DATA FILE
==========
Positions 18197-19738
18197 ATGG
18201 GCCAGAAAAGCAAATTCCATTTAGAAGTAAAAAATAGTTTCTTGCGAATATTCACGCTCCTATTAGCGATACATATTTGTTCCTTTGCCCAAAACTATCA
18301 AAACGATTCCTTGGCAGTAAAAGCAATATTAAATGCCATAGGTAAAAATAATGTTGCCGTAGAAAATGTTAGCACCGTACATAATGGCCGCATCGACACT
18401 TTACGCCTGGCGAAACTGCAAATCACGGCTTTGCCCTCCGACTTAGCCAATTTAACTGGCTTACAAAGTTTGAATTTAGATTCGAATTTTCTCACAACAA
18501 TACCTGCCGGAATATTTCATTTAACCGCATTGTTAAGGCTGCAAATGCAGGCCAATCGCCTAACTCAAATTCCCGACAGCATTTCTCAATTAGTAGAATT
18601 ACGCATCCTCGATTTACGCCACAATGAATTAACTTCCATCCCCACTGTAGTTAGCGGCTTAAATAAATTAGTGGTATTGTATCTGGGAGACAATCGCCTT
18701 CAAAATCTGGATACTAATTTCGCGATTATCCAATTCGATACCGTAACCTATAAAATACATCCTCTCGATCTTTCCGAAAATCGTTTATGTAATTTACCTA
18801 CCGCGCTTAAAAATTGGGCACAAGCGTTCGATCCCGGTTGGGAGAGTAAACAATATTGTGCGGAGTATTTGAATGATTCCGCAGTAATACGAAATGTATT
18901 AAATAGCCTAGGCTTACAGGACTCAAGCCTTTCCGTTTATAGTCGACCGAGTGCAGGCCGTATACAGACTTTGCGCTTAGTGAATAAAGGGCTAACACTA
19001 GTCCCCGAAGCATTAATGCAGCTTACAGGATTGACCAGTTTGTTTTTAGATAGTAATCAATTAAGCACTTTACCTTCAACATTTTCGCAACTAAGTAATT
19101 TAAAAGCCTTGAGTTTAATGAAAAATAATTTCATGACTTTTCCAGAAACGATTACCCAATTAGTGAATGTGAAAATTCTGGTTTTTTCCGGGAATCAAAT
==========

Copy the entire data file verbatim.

Positions 18197-19738
18197 ATGG
18201 GCCAGAAAAGCAAATTCCATTTAGAAGTAAAAAATAGTTTCTTGCGAATATTCACGCTCCTATTAGCGATACATATTTGTTCCTTTGCCCAAAACTATCA
18301 AAACGATTCCTTGGCAGTAAAAGCAATATTAAATGCCATAGGTAAAAATAATGTTGCCGTAGAAAATGTTAGCACCGTACATAATGGCCGCATCGACACT
18401 TTACGCCTGGCGAAACTGCAAATCACGGCTTTGCCCTCCGACTTAGCCAATTTAACTGGCTTACAAAGTTTGAATTTAGATTCGAATTTTCTCACAACAA
18501 TACCTGCCGGAATATTTCATTTAACCGCATTGTTAAGGCTGCAAATGCAGGCCAATCGCCTAACTCAAATTCCCGACAGCATTTCTCAATTAGTAGAATT
18601 ACGCATCCTCGATTTACGCCACAATGAATTAACTTCCATCCCCACTGTAGTTAGCGGCTTAAATAAATTAGTGGTATTGTATCTGGGAGACAATCGCCTT
18701 CAAAATCTGGATACTAATTTCGCGATTATCCAATTCGATACCGTAACCTATAAAATACATCCTCTCGATCTTTCCGAAAATCGTTTATGTAATTTACCTA
18801 CCGCGCTTAAAAATTGGGCACAAGCGTTCGATCCCGGTTGGGAGAGTAAACAATATTGTGCGGAGTATTTGAATGATTCCGCAGTAATACGAAATGTATT
18901 AAATAGCCTAGGCTTACAGGACTCAAGCCTTTCCGTTTATAGTCGACCGAGTGCAGGCCGTATACAGACTTTGCGCTTAGTGAATAAAGGGCTAACACTA
19001 GTCCCCGAAGCATTAATGCAGCTTACAGGATTGACCAGTTTGTTTTTAGATAGTAATCAATTAAGCACTTTACCTTCAACATTTTCGCAACTAAGTAATT
19101 TAAAAGCCTTGAGTTTAATGAAAAATAATTTCATGACTTTTCCAGAAACGATTACCCAATTAGTGAATGTGAAAATTCTGGTTTTTTCCGGGAATCAAAT